CBS said it had 4.8 million unique visitors throughout the three-week tournament, a 164 percent increase over 1.8 million uniques in 2007. Of course, that’s apples and oranges: This was the first year CBS made the entire NCAA men’s basketball tournament available from start to finish.
Total hours consumed live online were 4.9 billion, up 81 percent from 2.7 billion in 2007. Again, apples and oranges. (via paidContent)
As you might figure, interest in the tournament was greater at the start, when 64, then 32, then 16 teams were involved, expanding the number of fans who might tune in via the Web. The busiest time was during business hours, when people did not have access to a television and the boss was out of earshot.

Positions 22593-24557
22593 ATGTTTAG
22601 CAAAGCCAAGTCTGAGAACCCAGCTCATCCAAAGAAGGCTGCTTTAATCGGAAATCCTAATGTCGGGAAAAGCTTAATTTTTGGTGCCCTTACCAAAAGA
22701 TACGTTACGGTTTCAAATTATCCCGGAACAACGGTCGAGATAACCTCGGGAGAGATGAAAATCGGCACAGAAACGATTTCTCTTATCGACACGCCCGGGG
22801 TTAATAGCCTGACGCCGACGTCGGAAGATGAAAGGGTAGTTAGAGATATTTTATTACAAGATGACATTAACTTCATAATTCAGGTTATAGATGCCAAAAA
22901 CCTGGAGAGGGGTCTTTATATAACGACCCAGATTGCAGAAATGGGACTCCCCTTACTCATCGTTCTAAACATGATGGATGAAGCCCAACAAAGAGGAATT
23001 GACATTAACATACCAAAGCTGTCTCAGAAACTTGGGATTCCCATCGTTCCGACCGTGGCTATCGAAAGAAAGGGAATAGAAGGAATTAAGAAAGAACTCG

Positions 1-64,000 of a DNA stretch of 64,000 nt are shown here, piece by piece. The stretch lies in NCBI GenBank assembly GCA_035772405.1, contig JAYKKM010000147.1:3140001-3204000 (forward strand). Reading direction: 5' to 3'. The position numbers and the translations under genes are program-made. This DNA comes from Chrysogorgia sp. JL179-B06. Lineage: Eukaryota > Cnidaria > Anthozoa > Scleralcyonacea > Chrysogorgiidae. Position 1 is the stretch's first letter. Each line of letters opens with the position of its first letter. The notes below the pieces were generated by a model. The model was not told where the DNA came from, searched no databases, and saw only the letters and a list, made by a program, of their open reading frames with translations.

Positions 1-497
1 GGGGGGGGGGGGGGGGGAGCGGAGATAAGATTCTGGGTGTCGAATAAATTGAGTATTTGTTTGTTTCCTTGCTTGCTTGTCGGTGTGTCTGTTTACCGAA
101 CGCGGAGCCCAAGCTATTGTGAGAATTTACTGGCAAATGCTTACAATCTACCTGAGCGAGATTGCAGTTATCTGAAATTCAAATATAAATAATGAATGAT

CBS has not said anything officially about the profitability of March Madness on Demand, but a spokesman got in touch with the folks at NewTeeVee to say it estimates revenues at $23 million, up from an earlier prediction of $21 million.
All in all, not bad for CBS, the NCAA, and tournament winner Kansas. Memphis, however, may see it a bit differently.